Bristol Energy becomes first UK supplier to trial “heat as a service”
Bristol Energy has become the first energy supplier in the UK to trial selling ‘heat as a service’, rather than kilowatt hours (kWh).
Currently energy suppliers in the UK can only sell energy to customers in strict units known as kilowatt hours (kWh). But through a government-backed trial run by Energy Systems Catapult, Bristol Energy is offering households the chance to buy a ‘Heat Plan’ tailored to their individual home and lifestyle.
Heat Plans provide consumers with room-by-room, hour-by-hour control over their heating. Using data collected via a smart heating control system, the energy provider can calculate a fixed monthly cost that is bespoke to the triallist’s home and lifestyle and does not fluctuate with the weather.
This approach is designed to give people greater control over comfort and cost. Crucially, it also:
- Provides a commercial incentive for energy providers to deliver comfort using less energy and carbon;
- An opportunity for energy providers to differentiate themselves in a market; and
- Could create a route-to-market for low carbon technology.
Energy Systems Catapult have been running detailed trials over the past two years with residents in a ‘Living Lab’ of 100 homes spread across the UK. Each property has been upgraded to smart home levels that are predicted to be common by the middle of 2020s.
Now, Bristol Energy has partnered with Energy Systems Catapult to offer Living Lab trialists the chance to switch to a newly-designed Heat Plan – the first time an energy provider has sold heat as a service in the UK.
Energy Systems Catapult consumer insight lead, Matt Lipson said: “Many UK energy consumers find it hard to control how much they spend on their heating to get comfortable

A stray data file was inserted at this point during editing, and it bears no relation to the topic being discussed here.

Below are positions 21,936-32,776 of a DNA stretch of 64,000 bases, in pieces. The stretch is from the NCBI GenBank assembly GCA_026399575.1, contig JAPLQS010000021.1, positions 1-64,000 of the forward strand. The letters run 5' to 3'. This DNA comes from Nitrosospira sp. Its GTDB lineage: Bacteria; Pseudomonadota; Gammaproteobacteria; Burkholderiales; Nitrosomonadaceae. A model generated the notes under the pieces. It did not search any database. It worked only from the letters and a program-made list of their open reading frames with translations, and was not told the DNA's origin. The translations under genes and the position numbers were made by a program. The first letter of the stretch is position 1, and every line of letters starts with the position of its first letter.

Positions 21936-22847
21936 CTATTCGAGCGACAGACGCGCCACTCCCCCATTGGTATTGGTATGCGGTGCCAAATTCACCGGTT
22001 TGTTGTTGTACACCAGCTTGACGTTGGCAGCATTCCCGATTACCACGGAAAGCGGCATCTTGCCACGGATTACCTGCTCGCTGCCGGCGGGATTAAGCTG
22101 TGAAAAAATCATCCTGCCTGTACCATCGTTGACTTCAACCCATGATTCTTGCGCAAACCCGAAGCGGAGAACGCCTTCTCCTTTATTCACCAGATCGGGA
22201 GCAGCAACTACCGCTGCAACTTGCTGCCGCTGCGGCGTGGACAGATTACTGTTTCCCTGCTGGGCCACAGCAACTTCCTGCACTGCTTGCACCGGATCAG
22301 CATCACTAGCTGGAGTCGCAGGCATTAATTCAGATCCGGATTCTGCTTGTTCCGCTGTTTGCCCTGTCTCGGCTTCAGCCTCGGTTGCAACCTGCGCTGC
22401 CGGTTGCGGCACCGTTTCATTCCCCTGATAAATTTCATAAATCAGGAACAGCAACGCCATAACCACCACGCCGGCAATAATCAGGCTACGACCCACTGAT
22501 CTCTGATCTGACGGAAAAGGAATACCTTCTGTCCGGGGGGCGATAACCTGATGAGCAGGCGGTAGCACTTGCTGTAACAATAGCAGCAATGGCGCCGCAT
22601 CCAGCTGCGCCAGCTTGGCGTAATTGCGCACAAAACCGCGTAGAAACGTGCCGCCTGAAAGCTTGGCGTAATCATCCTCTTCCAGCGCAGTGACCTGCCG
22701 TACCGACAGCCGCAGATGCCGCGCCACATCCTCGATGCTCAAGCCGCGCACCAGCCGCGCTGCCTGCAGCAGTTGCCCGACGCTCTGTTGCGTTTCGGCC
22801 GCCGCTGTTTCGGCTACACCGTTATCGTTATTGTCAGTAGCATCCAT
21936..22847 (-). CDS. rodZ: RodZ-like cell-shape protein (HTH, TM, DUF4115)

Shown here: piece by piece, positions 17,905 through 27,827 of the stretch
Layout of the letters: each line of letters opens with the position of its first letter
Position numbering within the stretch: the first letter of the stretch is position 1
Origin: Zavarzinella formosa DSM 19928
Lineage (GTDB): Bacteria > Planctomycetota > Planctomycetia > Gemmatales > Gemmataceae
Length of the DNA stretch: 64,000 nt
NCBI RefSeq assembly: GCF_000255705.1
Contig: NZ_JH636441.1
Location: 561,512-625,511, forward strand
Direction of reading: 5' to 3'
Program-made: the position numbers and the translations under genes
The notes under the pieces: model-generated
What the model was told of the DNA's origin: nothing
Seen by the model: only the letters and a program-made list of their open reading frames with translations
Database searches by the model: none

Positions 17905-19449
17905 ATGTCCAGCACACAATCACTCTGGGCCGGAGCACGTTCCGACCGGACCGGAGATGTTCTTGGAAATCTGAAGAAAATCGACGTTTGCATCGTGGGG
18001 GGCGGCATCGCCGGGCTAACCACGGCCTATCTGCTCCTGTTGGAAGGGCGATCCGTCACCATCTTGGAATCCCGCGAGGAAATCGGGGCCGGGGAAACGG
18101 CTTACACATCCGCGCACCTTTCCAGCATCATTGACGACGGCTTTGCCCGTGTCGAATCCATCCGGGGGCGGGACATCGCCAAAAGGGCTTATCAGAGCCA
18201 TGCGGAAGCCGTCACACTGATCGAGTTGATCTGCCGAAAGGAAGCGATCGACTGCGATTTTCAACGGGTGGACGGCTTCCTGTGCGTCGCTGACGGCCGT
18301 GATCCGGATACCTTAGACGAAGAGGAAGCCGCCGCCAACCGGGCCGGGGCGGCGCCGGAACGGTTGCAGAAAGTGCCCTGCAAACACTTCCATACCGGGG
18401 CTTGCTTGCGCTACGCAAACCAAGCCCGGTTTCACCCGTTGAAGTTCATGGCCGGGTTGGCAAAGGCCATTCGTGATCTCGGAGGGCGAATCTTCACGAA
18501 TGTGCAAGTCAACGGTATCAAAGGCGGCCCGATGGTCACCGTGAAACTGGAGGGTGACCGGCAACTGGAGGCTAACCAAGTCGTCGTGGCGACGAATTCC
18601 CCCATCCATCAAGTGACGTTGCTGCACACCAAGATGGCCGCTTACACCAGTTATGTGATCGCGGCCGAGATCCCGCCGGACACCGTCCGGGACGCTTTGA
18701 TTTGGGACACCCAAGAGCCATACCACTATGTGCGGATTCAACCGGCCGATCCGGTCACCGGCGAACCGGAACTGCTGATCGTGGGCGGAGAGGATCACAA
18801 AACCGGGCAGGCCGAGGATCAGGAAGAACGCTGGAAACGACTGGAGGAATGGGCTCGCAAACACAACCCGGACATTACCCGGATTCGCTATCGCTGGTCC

“We believe digitalisation and smart home technology offer significant potential to change that.
“Selling heat as a service in a digital world allows energy providers to better differentiate themselves from competitors by tailoring offers to each customer’s individual home and lifestyle.
“Energy services create opportunities for entirely new business models and policy options, and could provide a powerful proposition for the switch to low carbon heating.
“If we are to truly put consumers at the heart of the energy system – which is essential as we switch to low carbon heating – we need to look beyond what people say and understand what they do with energy so we can tailor services to their needs.”
Samantha Nicol, Head of Innovation and Marketing at Bristol Energy said: “Everything we do at Bristol Energy is founded in social purpose.
“The heat plan trial in collaboration with Energy Systems Catapult is an important step in our journey to creating energy products which are fairly priced for everyone, support sustainable energy supply and the decarbonisation of our homes and businesses.
“By testing heat as a service, we can truly understand what our customers need, rather than just giving them what we think they want.”
Matt Lipson continued: “The concept of energy services is not new, but the maturing of ‘smart home’ technology means they are now becoming technically feasible and commercially viable.
“The telecoms sector has used market feedback to decide what networks to install and how much capacity to build. This has revealed that consumers are willing to pay for unlimited broadband access and mobile coverage. Likewise, the automotive sector has used sales and usage data to design low carbon vehicles consumers want to buy.
“Similar techniques could help the energy sector reveal what consumers want from a low carbon energy system. Network operators could work with energy service providers to plan network upgrades that deliver service levels consumers want. Manufacturers could work with energy service providers to design heating systems solutions that give consumers the heating they want without producing carbon emissions.”
“We are delighted that Bristol Energy shares our vision and aims. We’re excited to be bringing this trial to fruition and look forward to working with them on building this from an innovation trial, to a service that can be offered to a broader base.”